Swanson, Michael v. Holinka, C.
ORDER dismissing 1 Petition for Writ of Habeas Corpus; denying as moot 57 Motion for Ruling ; denying as moot 58 Motion to Concede. Signed by District Judge William M. Conley on 1/17/2014. (jef),(ps)
IN THE UNITED STATES DISTRICT COURT
FOR THE WESTERN DISTRICT OF WISCONSIN
ROBERT WERLINGER, Warden,
Federal Correctional Institution – Oxford,
Petitioner Michael Swanson seeks a writ of habeas corpus pursuant to 28 U.S.C.
§ 2241 from his 22 year sentence for aggravated bank robbery entered on May 13, 2002.
See United States v. Swanson, 00-cr-30018 (C.D. Ill.). Swanson argues that District Judge
Jeane E. Scott enhanced his sentence by improperly applying the guideline for “career
offenders.” U.S. SENTENCING GUIDELINES § 4B1.1.
In 2011, this court dismissed Swanson’s similar petition sua sponte, concluding
that the type of error presented was not actionable under § 2241. Alternatively, the
court found that Swanson was not entitled to relief because the sentence imposed did not
exceed the statutory maximum for aggravated bank robbery under 18 U.S.C. § 2113(d).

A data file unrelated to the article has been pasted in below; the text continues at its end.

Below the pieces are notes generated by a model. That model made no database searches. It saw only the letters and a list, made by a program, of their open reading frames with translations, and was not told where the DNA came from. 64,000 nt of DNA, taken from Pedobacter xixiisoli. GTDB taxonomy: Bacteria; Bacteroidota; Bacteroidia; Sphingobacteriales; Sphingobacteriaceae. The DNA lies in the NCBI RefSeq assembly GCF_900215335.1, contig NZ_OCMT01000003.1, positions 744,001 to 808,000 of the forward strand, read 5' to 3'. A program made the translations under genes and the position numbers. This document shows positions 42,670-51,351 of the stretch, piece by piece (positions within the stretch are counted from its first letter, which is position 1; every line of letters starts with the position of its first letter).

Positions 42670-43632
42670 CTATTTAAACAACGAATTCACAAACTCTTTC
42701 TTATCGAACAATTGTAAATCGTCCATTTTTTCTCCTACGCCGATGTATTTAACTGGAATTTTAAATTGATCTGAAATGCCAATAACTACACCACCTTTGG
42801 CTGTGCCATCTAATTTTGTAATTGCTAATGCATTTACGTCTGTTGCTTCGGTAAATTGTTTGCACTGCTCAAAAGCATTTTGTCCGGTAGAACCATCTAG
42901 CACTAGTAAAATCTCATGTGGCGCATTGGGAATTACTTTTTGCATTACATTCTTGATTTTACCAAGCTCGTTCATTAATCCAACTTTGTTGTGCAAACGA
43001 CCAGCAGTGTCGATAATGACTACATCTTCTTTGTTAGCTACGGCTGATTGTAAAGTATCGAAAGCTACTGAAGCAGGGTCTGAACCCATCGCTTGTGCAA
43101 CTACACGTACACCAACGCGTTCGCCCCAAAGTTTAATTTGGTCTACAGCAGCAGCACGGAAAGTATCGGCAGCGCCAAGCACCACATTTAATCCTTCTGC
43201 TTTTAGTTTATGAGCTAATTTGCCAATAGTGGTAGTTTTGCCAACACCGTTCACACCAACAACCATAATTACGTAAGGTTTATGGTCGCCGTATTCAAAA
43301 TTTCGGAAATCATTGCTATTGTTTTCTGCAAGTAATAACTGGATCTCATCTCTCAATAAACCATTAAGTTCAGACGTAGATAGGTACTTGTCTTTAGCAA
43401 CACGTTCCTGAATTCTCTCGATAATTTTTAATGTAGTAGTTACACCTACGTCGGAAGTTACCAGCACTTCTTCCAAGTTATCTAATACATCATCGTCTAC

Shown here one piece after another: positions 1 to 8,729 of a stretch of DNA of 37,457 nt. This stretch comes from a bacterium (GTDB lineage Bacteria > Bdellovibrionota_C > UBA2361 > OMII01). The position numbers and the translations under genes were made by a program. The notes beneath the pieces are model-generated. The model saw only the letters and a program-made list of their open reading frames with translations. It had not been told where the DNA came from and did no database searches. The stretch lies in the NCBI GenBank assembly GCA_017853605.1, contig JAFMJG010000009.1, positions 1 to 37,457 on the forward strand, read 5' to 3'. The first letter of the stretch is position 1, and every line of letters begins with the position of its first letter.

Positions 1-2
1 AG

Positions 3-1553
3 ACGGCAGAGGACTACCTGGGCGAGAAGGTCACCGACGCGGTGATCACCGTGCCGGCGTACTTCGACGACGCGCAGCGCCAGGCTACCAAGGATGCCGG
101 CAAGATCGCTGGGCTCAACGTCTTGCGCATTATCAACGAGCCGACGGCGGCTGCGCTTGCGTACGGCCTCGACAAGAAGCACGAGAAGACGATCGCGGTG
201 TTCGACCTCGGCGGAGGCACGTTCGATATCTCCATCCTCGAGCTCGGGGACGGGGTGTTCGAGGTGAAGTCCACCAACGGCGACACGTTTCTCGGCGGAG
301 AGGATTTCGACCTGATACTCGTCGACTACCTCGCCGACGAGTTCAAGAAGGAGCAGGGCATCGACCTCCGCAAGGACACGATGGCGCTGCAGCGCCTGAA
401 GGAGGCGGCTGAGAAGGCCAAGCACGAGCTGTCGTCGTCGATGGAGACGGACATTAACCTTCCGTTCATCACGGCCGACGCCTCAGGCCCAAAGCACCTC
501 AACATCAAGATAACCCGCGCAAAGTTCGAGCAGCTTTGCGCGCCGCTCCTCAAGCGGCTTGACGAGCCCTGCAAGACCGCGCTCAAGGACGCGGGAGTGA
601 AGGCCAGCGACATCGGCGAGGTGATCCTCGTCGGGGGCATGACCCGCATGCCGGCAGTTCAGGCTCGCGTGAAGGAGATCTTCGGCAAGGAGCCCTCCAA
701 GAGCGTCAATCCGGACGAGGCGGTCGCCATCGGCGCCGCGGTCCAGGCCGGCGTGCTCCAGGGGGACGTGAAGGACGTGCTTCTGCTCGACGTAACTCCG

The United States Court of Appeals vacated that dismissal order and remanded this case
for reconsideration under Brown v. Rios, 696 F.3d 638 (7th Cir. 2012). Since that time,
the government filed a response to the petition and Swanson filed a reply.
considering all of the pleadings in the record, the petition will now be dismissed for
reasons set forth below.
The following facts are taken from the pleadings and the electronic docket in
Swanson’s underlying criminal proceeding:
In 2001, a jury in the United States District Court for the Central District of
Illinois found Swanson guilty as charged of aggravated bank robbery in violation of 18
U.S.C. §§ 2113(a) and (d). On May 3, 2002, Judge Scott determined that Swanson was
a “career offender” under the then-mandatory sentencing guidelines. See U.S.S.G.
§ 4B1.1.1 Specifically, the district court found that Swanson had at least two prior felony
convictions from Illinois, one for “unlawful restraint” and the other for “aggravated
battery,” which qualified as a “crime of violence.”
A “crime of violence” is defined in the career-offender guideline to mean “any
offense under federal or state law, punishable by imprisonment for a term exceeding one
year,” that (1) “has as an element the use, attempted use, or threatened use of physical
force against the person of another”; or (2) “is burglary of a dwelling, arson, or extortion,
involves use of explosives, or otherwise involves conduct that presents a serious potential
risk of physical injury to another.”
U.S.S.G. § 4B1.2(a).
At sentencing, Swanson
objected that his prior Illinois conviction for unlawful restraint could not serve as a
predicate for the career-offender enhancement because the offense did not meet the
A defendant is a career offender, and subject to an enhanced sentence under U.S.S.G.